It’s a small dot `just thirty minutes south of Pine Bluff, and about an hour from the Louisiana line.’ There were always corny jokes like that. Or another one I heard over the years, `if you dare blink your eyes you’ll find yourself in the next town, or maybe inside Cummins Prison farm.’ This was how my hometown was described back in the day…the good old days, before the political wrangling and violence began.
Back then, I snickered right along with others at the self-deprecating jokes, even after I realized we were really only trying to beat outsiders to the punch of laughing at our small town. Petticoat Junction, Arkansas, some called it. Back then, we didn’t self-analyze about why it was we’d denigrate the town’s rich history, and good people. Sometimes, if the jokes became more than I could stomach, I’d half-heartedly redeem myself with some weak retort, like: “You may be right, but, it’s my Petticoat Junction…and, always will be.”
Most recently, though, my heart has gone back and forth between that childish pride and an adult disgrace as I’ve watched my little town bare its tattered underwear for the world to see. My weak refrain of yesterday hasn’t disappeared. In fact, today it is a purposeful, thoughtful position; a genuine, and unconditional pride in my past and the place I call home. Gould remains my little town. It is who I am, my place of birth, my childhood, my coming of age through the 50s and 60s; that place where years of living and sharing, engraved something deep and permanent inside my heart. A love that I’ve never been able to recreate in other cities …even the most exciting and exotic ones I called home for a while.
The truth is, I’ve spent much more time in the small town of Gould as an adult than I ever did growing up. I’m not counting the hours I toiled under the eagle eyes of my teachers at Fields Elementary and Gould High school, or the more enjoyable times on the football field, or gym floors cheering the Gould High Panthers on. The balance of my childhood, though, was spent out on Varner Road – five miles outside the city proper. There, I learned the real life lessons – just how long cotton rows can be; just how unwieldy my dreams could get, and how scary Revelations was when the pastor preached on Sunday evenings. Gould, and Varner Road taught me the values that remain with me today- that hard work, family, education and faith are the foundations for life. And, that you never turn your back on the person or the place that helped make you.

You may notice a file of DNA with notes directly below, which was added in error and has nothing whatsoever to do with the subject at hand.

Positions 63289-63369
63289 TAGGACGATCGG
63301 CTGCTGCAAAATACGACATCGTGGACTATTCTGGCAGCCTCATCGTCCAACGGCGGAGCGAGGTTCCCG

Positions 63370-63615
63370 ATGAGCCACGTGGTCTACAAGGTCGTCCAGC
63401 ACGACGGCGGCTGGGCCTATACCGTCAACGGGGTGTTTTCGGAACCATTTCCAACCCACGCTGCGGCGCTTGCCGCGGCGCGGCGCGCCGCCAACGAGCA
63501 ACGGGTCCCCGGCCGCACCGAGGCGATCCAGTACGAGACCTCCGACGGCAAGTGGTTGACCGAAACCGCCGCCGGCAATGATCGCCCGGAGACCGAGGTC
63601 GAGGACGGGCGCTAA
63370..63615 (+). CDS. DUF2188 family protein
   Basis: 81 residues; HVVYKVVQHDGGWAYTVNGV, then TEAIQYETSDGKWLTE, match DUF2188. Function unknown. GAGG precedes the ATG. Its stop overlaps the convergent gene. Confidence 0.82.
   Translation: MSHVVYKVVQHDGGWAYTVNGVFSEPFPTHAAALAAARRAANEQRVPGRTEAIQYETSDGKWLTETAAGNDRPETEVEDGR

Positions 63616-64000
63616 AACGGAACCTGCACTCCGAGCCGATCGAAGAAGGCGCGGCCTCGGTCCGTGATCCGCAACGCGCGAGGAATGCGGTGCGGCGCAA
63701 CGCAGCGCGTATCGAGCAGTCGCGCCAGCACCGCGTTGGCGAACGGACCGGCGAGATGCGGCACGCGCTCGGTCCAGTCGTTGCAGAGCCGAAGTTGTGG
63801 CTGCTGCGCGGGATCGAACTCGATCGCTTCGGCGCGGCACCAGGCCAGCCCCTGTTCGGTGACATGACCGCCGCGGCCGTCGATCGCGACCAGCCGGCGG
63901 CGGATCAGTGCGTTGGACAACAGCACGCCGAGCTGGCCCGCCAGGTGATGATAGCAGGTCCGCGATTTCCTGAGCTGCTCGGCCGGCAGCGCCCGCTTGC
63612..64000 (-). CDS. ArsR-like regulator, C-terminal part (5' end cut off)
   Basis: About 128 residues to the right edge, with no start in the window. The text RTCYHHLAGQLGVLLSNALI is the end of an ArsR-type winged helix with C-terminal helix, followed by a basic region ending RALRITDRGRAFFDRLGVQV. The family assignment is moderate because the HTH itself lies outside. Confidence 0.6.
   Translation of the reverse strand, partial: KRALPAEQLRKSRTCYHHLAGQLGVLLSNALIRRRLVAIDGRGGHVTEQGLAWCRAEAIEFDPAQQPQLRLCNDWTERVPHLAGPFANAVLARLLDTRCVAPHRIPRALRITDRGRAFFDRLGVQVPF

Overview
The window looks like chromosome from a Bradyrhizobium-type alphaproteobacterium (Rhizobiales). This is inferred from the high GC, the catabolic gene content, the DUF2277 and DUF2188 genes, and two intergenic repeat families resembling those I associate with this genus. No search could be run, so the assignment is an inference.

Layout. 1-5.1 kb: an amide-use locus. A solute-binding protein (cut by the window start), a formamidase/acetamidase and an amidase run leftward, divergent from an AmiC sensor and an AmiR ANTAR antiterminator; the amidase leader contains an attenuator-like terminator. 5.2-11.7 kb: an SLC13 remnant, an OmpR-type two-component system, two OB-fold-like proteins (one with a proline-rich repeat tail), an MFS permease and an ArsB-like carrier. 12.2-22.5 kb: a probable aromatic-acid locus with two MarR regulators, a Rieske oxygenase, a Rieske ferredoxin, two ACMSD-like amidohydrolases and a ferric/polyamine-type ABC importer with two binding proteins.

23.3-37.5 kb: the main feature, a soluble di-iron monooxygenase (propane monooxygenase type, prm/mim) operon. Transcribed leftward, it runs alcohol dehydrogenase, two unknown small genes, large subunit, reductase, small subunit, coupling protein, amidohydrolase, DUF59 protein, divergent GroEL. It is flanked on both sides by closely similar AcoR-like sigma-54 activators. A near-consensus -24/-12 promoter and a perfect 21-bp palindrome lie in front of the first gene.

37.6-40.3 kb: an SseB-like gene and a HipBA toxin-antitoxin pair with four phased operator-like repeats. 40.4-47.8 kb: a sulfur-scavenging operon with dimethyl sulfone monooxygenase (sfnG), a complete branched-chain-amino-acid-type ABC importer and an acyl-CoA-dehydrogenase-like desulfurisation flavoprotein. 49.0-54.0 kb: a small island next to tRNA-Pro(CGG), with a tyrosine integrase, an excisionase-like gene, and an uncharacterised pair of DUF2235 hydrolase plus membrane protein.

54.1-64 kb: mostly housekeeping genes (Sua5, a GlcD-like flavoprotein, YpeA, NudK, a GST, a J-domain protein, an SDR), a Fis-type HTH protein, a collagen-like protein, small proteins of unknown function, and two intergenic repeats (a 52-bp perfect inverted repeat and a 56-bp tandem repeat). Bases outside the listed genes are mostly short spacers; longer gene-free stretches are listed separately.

Certainly, mine and my siblings’ childhoods were different from most of the “town” kids. But, surely, ours were not the only parents to instill the invaluable life lessons. Gould was home to all of us, even if we dreamed of being somewhere else when we became adults. I vividly recall that a number of my classmates spent summers “away;” in Chicago, Detroit, even California and St. Louis! Their return from their travels in September was almost as exciting for me as my leaving the cotton fields and returning to school.
I lived vicariously through those lucky students’ summer experiences, excitedly listening as they shared those awesome experiences with the unlucky ones like me. I’d later notice that it was these very same summer travelers who bragged to visitors that they weren’t really born in Gould; that they were actually from Chicago or St. Louis, or Milwaukee. They weren’t country, like the rest of us.
The insinuation, of course, was that small, rural towns were naturally backward, even embarrassing; and that cities like Chicago and Milwaukee were not only bigger, but better.
Even then, my pride in my small town of Gould remained intact. In spite of how exciting my classmates’ travels were, what I treasured most was my feeling of security in this small world of mine, and the people who made Gould what it was to me.
Now, even as I cringe at the television pundits, the newspaper articles and radio jokes in response to the bad politics playing out in my home town; I am no less proud of the Gould that helped shape me, helped propel me to the place and person I am today. Even, my anger and incredulity at the sad undertakings won’t make me disown, or turn my back, or change what I feel for my town.